What does it cost you to train your children? If asked that, I imagine we would most often think of what our curriculum costs us per year. Certainly, there is a financial aspect to home education, but I’m wondering how much we dads are investing personally in our children. If money is our main investment, will our influence be any greater than a dad whose children go to the government schools? Might our children turn out as bankrupt in character and training as most children these days who are educated outside the home?
In my work, I will encounter many fathers who love their children and yet send them off to school. They feel that is the American way; the job of the schools is to educate the children; dads provide the money and the home. Unfortunately, even if the school is successful in teaching the children facts, that is a far cry from preparing them for life.
Will the memorization of facts prepare a person for life and parenting? I think we would agree it wouldn’t. That is where training comes in, first teaching pertinent facts and then practicing them. We dads have many opportunities to work with our children to reinforce, by practice, the application of what they are learning.
However, all of that takes time. Most of us have heard others recite the popular, self-consoling lie, “I have to give my children quality time, since my job doesn’t allow quantity time.” From what I’ve observed, additional work hours are usually a result of the dad’s desire to get ahead. The extra time is not required. It also can be that there is trouble at home, and it is a convenient escape for Dad to bury himself in his work. It is a matter of priority. Is the proper training of the children most important to the dad, or is it his job? If the job is so demanding on its own, then it’s time to get a new job. God will bless proper priorities, and wrong ones won’t be blessed. Simple!*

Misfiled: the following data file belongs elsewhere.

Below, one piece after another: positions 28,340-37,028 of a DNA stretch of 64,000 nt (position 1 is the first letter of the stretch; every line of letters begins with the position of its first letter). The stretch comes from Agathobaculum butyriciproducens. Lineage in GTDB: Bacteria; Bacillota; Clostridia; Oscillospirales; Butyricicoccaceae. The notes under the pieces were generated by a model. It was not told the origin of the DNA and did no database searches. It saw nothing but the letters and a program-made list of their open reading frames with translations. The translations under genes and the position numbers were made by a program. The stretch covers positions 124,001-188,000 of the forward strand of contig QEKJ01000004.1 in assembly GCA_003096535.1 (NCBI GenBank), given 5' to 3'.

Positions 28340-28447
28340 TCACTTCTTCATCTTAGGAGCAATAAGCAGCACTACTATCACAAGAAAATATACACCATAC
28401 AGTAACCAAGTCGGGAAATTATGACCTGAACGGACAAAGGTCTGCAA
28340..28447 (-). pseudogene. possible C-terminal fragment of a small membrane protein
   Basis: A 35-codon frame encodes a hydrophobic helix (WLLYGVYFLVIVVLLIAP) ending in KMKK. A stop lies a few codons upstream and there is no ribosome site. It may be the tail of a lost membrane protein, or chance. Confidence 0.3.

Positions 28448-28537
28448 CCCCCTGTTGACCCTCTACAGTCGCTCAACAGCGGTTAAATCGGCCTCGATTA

Jesus said in John 10:11, “I am the good shepherd: the good shepherd giveth his life for the sheep.” That is a constant challenge to me. As the shepherd of my family, am I laying aside my pleasures for the needs of my family? Am I willing to sacrifice my time for myself if there are needs in the family that haven’t been met yet? Do I set the example for my wife in serving my family? For most, work is the easy part, but serving at home and working on character issues are much harder.
I am ashamed of how often I fail regarding the right response to the above questions. However, I serve a God Who daily gives grace. May we be like the Lord Jesus and daily lay down our lives for our families.
*(I’m not referring to families where the dad has to work longer hours just so the mom can stay at home and teach the children. These are families who are content to live in a modest home and drive old cars for the sake of right priorities. I’m referring to others who have made wrong choices with what money they have. Often they drive new cars and buy new homes. I want to differentiate between those who make bad choices and those who are truly in need.)